I belong to a group of cobbers who gather at an old cottage every fall. We slurp single malts, cook outrageously rich dishes for breakfast, lunch and supper, fire up a cigar or two and generally fill the air with our gassy opinions on the state of things. It's been 15 years of this, and the day we switch to an all-vegetable menu is quickly coming down.
Fifteen years -- eef. There is video footage of our original get-together. Incredibly embarrassing stuff. One guy in particular complained about the conversation: "I wish you guys would supply the footnotes to what you're saying." We were an incorrigible bunch -- most of us still in University, over half of us doing Graduate work.
I'm happy to report that fifteen years have taken a pleasant toll on our group level of testosterone and smart-assedness. However, the same guy -- still single, still straight, still childless -- said, "For years I didn't know what half of you were talking about. I still don't know, but at least now all I have to do is visit my four-year-old nephew and watch a few of his movies."
It's true: we've gone from aping Woody Allen and (oog) meta-referencing Lacan, Auerbach and Schweitzer (tsk -- old obnoxious habits do die hard. Shameful) to quoting Mike Wazowski.
Ah, but Pixar's Monsters, Inc. is a movie lovingly crafted to call to the tiny, darkened corners of our hearts. It's a buddy movie writ large -- the hulking, muscular "Sully" (voiced by the hulking John Goodman) allows himself to play straightman to the vertically challenged and too-clever-by-half smartmouth "Mike Wazowski" (Billy Crystal). Mike's love-interest is the Medusa-coiffed "Celia", and even though she is an odd thing to behold, a guy can't help but get a little itchy and scratchy when her voice has that busty-breathy Jennifer Tilly quality.
Hollywood's natural impulse would be to put Celia at the stress-point of a potential love-interest triangle, but nope: Sully's fine with Mike's latest affaire du coeur. The actual source of conflict is over a three-year-old girl, who lives on the other side of the closet door.
The beauty of Monsters, Inc. is in its patient, elaborate set-up. You have monsters who live in a parallel universe, powered by the screams of children. You want meta-referencing? MI has it in spades -- including nerdy references to Chuck Jones and Ray Harryhausen, with a host of Pixar in-house visual gags. Wielded by less competent hands, these gags would have all the subtlety and delight of a Nixon-era bumper-sticker. But John Lasseter and his Pixar crew have woven together a layered, fantastical world that is recognizable in its nuance and breath-takingly other in its scope -- the MI universe, in fact, becomes a loving homage to one of Lasseter's most revered influences, Hayao Miyazaki. (One of my cinema regrets is being layed low by the stomach flu when my family went to see MI on the big screen -- encountering the closet-door warehouse on that enormous scale must have been incredible.)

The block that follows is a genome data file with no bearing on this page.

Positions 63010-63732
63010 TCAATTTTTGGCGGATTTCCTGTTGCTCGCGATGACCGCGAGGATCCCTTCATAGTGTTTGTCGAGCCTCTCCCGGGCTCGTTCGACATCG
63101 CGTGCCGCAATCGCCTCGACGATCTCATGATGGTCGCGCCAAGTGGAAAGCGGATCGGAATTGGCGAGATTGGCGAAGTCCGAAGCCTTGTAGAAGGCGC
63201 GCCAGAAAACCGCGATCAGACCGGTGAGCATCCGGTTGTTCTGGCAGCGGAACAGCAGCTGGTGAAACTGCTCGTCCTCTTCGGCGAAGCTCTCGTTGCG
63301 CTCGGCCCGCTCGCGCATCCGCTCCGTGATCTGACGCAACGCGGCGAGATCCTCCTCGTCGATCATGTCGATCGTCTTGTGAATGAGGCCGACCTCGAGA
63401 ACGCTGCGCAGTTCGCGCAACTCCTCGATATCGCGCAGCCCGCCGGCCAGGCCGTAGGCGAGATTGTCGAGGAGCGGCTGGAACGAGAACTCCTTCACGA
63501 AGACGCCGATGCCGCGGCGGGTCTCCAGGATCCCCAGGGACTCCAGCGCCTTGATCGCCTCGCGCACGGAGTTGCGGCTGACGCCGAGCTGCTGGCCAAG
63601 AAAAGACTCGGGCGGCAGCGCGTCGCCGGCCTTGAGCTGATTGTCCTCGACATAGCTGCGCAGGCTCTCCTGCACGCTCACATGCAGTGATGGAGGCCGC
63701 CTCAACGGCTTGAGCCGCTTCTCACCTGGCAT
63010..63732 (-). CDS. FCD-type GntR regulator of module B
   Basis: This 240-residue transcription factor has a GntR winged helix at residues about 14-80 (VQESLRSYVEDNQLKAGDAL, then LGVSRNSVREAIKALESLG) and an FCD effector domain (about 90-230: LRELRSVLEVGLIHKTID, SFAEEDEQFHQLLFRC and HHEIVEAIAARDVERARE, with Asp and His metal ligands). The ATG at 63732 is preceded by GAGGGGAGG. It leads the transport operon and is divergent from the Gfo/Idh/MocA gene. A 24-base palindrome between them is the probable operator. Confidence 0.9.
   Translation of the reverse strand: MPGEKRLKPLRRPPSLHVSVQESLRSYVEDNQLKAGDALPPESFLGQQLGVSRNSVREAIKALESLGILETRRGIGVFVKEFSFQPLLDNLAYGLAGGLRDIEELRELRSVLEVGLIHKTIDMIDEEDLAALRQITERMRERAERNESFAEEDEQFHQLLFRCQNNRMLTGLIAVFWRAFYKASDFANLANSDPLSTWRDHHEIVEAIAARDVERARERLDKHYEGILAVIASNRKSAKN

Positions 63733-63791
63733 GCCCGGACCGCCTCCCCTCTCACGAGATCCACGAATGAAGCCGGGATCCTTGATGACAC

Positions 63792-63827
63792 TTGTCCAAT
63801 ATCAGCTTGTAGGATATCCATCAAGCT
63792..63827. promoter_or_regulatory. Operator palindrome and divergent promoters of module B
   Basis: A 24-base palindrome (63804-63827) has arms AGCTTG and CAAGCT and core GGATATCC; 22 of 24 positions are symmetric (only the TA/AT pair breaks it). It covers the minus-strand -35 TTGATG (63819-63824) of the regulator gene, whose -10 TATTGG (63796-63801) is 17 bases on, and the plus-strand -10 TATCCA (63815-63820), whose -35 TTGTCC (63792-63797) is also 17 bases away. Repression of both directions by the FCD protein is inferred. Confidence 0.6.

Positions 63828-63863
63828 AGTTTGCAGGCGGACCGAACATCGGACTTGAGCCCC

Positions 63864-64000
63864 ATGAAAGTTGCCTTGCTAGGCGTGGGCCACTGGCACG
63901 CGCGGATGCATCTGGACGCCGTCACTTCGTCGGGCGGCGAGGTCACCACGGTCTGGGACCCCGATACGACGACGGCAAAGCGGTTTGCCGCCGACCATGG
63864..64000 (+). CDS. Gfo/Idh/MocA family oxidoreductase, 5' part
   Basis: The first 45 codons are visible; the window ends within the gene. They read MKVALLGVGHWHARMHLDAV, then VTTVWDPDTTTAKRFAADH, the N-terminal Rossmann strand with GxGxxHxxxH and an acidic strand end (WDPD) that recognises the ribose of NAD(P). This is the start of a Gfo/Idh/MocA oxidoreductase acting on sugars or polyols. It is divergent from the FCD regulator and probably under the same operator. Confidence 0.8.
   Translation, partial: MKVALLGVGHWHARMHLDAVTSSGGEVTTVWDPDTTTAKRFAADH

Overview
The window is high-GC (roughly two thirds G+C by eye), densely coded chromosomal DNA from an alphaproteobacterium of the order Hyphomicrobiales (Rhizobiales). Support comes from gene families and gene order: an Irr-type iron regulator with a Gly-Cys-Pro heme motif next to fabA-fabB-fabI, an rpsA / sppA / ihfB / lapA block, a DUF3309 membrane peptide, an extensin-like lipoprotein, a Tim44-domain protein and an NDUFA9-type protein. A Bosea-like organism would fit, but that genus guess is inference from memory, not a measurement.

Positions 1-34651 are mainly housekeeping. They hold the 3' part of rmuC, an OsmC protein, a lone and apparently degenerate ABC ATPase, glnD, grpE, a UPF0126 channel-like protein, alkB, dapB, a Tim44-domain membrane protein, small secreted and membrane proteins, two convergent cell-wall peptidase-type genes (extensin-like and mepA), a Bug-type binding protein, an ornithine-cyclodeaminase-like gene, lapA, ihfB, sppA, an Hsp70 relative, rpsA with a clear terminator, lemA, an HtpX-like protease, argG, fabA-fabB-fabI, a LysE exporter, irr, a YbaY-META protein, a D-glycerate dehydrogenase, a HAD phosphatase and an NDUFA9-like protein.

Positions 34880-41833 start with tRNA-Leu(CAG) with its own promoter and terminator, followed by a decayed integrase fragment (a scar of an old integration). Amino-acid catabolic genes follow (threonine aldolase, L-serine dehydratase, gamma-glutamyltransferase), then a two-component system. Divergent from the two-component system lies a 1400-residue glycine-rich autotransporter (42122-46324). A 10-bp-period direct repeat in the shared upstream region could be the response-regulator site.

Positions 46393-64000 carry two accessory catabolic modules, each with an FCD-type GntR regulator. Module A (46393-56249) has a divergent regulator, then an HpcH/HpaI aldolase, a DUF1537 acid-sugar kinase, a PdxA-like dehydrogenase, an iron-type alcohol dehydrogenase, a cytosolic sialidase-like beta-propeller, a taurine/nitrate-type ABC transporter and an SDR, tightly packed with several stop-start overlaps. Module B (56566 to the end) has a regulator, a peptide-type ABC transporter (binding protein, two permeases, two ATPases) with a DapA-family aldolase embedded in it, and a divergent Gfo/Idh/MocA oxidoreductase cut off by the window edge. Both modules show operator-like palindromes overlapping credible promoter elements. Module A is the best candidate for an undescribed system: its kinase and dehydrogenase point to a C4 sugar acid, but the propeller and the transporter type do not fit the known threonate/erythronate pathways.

As meticulously rendered as this universe is, Miyazaki's greatest influence is seen Sully's increasing protective instincts toward the three-year-old girl, "Boo" -- which is, I suspect, the deepest pull for me and my buddies. Mike's desire for Celia is garden-variety romance -- the smart-ass runt can never quite believe this beautiful creature is actually falling for him, and he'll do everything in his power to keep the magic alive. But discovering a heart-felt concern for the safety and well-being of these tiny, alien creatures that seemingly jump into your life unbidden (explain it to me again: where do babies come from? You're kidding -- right?) ... well, that catches every father off-guard. It gobsmacks him, knocks him out, turns everything inside out in a way he could never anticipate, until what finally becomes truly alien are the things he once thought were the most important.
You don't get that without recognizing what a shallow, self-centered twit you generally prefer to be. And who better to give voice to this urge than a short, one-eyed monster named Mike Wazowski?
Film Fave #8